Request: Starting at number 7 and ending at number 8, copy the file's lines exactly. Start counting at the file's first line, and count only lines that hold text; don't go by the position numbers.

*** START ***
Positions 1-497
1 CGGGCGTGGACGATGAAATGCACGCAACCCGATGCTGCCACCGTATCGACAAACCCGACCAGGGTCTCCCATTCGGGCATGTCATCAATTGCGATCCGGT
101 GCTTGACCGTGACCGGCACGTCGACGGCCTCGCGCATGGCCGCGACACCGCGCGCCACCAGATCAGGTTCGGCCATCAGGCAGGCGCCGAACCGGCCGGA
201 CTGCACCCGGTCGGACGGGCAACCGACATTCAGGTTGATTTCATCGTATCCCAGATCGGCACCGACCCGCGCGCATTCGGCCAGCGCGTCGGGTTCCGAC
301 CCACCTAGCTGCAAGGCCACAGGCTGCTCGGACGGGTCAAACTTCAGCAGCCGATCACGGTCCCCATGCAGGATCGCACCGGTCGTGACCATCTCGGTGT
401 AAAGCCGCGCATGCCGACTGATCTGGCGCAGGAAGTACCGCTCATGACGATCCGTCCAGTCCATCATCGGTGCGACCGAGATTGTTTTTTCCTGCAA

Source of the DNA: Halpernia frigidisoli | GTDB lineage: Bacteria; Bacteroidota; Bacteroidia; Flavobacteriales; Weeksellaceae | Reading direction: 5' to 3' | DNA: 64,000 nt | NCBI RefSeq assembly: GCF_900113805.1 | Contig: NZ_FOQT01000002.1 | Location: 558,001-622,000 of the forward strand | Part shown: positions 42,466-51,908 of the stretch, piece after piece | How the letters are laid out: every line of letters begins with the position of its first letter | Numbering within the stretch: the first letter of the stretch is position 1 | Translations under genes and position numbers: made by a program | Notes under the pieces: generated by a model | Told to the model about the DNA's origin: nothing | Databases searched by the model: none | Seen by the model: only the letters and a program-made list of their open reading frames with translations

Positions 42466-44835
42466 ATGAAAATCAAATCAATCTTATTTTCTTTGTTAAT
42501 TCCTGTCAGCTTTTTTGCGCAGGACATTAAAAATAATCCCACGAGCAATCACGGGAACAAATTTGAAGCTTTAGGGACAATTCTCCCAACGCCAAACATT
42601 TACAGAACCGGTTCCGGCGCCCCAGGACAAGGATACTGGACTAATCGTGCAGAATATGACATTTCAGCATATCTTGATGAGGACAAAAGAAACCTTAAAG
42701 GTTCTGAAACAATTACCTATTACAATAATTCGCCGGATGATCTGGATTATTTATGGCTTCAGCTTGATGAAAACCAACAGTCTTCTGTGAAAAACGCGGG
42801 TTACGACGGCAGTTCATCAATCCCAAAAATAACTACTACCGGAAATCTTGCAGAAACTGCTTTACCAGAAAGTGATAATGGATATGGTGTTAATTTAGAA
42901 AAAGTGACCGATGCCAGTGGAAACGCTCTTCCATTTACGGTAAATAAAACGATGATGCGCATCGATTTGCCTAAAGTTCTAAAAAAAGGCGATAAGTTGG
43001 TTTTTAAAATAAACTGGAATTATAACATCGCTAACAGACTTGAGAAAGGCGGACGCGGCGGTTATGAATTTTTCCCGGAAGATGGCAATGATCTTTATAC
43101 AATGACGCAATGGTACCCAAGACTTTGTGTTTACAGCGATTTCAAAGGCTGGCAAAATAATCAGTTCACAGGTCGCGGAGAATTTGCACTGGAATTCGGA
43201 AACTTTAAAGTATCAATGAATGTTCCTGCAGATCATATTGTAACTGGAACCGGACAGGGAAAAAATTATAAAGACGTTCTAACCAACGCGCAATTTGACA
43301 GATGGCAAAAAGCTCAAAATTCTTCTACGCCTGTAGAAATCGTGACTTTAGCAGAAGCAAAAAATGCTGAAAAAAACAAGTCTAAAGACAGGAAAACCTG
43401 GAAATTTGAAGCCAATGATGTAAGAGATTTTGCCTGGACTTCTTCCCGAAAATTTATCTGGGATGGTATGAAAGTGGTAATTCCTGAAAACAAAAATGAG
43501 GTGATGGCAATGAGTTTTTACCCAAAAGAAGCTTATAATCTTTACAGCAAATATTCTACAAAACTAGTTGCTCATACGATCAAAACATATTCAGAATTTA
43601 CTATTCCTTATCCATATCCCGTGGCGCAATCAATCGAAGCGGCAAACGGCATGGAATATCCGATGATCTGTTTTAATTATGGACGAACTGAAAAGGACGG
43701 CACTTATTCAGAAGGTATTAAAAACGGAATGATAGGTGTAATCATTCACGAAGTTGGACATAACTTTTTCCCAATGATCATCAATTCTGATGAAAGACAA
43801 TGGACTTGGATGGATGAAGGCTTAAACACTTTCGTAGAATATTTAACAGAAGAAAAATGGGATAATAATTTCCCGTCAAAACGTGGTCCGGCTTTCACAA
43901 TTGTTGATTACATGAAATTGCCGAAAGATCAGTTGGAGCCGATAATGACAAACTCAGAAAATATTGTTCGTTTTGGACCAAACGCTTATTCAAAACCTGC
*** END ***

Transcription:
Source of the DNA: Halpernia frigidisoli | GTDB lineage: Bacteria; Bacteroidota; Bacteroidia; Flavobacteriales; Weeksellaceae | Reading direction: 5' to 3' | DNA: 64,000 nt | NCBI RefSeq assembly: GCF_900113805.1 | Contig: NZ_FOQT01000002.1 | Location: 558,001-622,000 of the forward strand | Part shown: positions 42,466-51,908 of the stretch, piece after piece | How the letters are laid out: every line of letters begins with the position of its first letter | Numbering within the stretch: the first letter of the stretch is position 1 | Translations under genes and position numbers: made by a program | Notes under the pieces: generated by a model | Told to the model about the DNA's origin: nothing | Databases searched by the model: none | Seen by the model: only the letters and a program-made list of their open reading frames with translations

Positions 42466-44835